Heartbreaking Bravery

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Tag: No Matter Where We Go

Watch This: Vol. 135

In just a little over two weeks an insane amount of quality live videos have emerged, featuring the following artists: Ezra Furman, Woods, Day Wave, Joy Again, You Won’t, Kevin Morby, Acapulco Lips, Sonya Kitchell, Houndmouth, Queen of Jeans (x2), Christian Lee Hutson, Terry, John Congleton and the Nighty Nite, Mothers, Robb Young and the Elms, Marc Ribot’s Ceramic Dog, Kalispell (x2), Fear of MenOsekre & The Lucky Bastards, FitsEmily Blue, Henrietta, Adia Victoria, Ubetcha, The Staves (x2), Arc Flash, Michael Nau, Bewilder, The Jayhawks, Slingshot Dakota (x2), Whitney, Vagabon, Quilt, LAYNE, Rye Pines, Minor Victories, Allah-Las, Esme Patterson (x2, 3), Midijoyful, Secret Space, The Mono Jacks, A Dead Forest Index, Explosions in the Sky, Death Valley Girls, Half Waif, The Albert Square, Your Friend, Marlon Williams, Rogue Valley, Metronomy, Gregory Porter, Summer Twins (x2), Surgeons In Heat, Amy Klein, The Belvederes, Frameworks, Oddisee, CHILDREN, Doubles, Gwenno (x2), and Titus Andronicus.

Looking through all of those, it’s impossible to say that this is a bad time for live music (and for the documentation of live music). The overwhelming strength of that above list should indicate that this installment of Watch This will have some extraordinarily strong features. There’s some astonishing talent on display throughout the three full sessions and two individual clips listed below, which include one of the bands that was essential to the site’s foundation and a few fresh faces that have been turning all sorts of heads with their recent work. So, as always, push all the distractions aside, relax, lean in, and Watch This.

1. Tenement – Feral Cat Tribe + Lost Love Star Lust (Set List)

Anyone that’s frequented this site over the time of its existence has seen an unprecedented amount of praise granted to Tenement, a band that was instrumental in providing the building blocks for this site. Over nearly 10 years, I’ve had the surreal privilege of watching the trio develop to the point they’re at today (Rolling Stone recently named them one of the 10 great modern punk bands and the New York Times dedicated an entire podcast installment to the band last year). Here, the band gets to flash their live chops in a session for Wisconsin Public Radio’s Set List series, offering up an impressively powerful pair of tracks that only hint at the band’s astonishing scope.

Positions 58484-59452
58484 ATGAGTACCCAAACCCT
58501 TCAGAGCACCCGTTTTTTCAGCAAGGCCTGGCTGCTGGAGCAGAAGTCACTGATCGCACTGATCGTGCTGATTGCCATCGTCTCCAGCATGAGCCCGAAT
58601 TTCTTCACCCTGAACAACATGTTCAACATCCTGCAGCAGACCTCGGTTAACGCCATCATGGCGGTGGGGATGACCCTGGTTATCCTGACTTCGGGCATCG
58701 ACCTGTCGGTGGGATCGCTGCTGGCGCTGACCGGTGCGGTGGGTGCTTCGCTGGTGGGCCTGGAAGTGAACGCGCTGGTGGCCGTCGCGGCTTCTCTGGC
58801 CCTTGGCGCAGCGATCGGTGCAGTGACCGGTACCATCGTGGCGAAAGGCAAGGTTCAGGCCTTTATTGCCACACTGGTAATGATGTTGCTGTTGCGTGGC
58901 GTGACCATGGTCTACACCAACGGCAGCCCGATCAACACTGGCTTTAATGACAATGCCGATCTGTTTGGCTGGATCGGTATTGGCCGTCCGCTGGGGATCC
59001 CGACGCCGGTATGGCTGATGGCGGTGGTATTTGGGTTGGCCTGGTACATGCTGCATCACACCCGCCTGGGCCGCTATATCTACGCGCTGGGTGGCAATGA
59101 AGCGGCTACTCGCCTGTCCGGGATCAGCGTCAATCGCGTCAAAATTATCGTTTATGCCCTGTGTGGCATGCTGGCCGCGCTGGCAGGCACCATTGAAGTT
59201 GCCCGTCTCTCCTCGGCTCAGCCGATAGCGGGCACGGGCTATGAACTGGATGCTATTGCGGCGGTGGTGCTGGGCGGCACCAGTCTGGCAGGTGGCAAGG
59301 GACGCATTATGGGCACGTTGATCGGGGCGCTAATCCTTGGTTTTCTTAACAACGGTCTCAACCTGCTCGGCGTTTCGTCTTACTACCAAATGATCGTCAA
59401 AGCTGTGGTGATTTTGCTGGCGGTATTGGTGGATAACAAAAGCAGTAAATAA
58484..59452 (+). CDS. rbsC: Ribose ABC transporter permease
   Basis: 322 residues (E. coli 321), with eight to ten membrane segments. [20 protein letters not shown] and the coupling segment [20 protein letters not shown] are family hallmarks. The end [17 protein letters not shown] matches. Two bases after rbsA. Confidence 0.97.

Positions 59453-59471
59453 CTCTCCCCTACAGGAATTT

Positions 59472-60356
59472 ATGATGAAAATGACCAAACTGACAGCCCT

2. Car Seat Headrest – Fill In The Blank (The Current)

After 2015’s Teens of Style generated quite a bit of momentum for Car Seat Headrest, the solo-project-turned-full-band capitalized on that surge of recognition emphatically with this year’s Teens of Denial. Landing several high-profile festival appearances as a result, the band’s grown gradually tighter over their past few tours. This performance of “Fill In The Blank” for The Current demonstrates that growth and nicely captures the band’s irrepressible drive.

3. PWR BTTM – West Texas + Serving Goffman (WFUV)

Like Tenement, PWR BTTM have become a towering presence in terms of this site’s coverage tendencies, something that came as a direct result of the band’s fiery live show. Here, the band turn in characteristically bold performances of both “West Texas” and “Serving Goffman” for WFUV, perfectly summarized by the half-shocked, half-elated smile that Benjamin Hopkins throws the camera after some errant headphones threaten to momentarily overtake the song. There’s a genuine joy that exists in that moment which the duo have consistently brought to their shows, making them one of the finest live acts on the circuit.

4. Weaves – Human (Low Four)

Weaves have made a habit out of appearing on the Watch This series this year, thanks in large part to the release of their monumental self-titled debut. The quartet recently stopped by the Old Granada Studios to unleash a sharp burst of their hyper-spastic strain of punk-tinged basement pop by way of this inspired run through “Human”, offering a revealing glimpse at their members formidable chops. As fascinating as it is exhilarating, it’s a perfect example of what can be accomplished by thinking a little outside of the typical boundaries.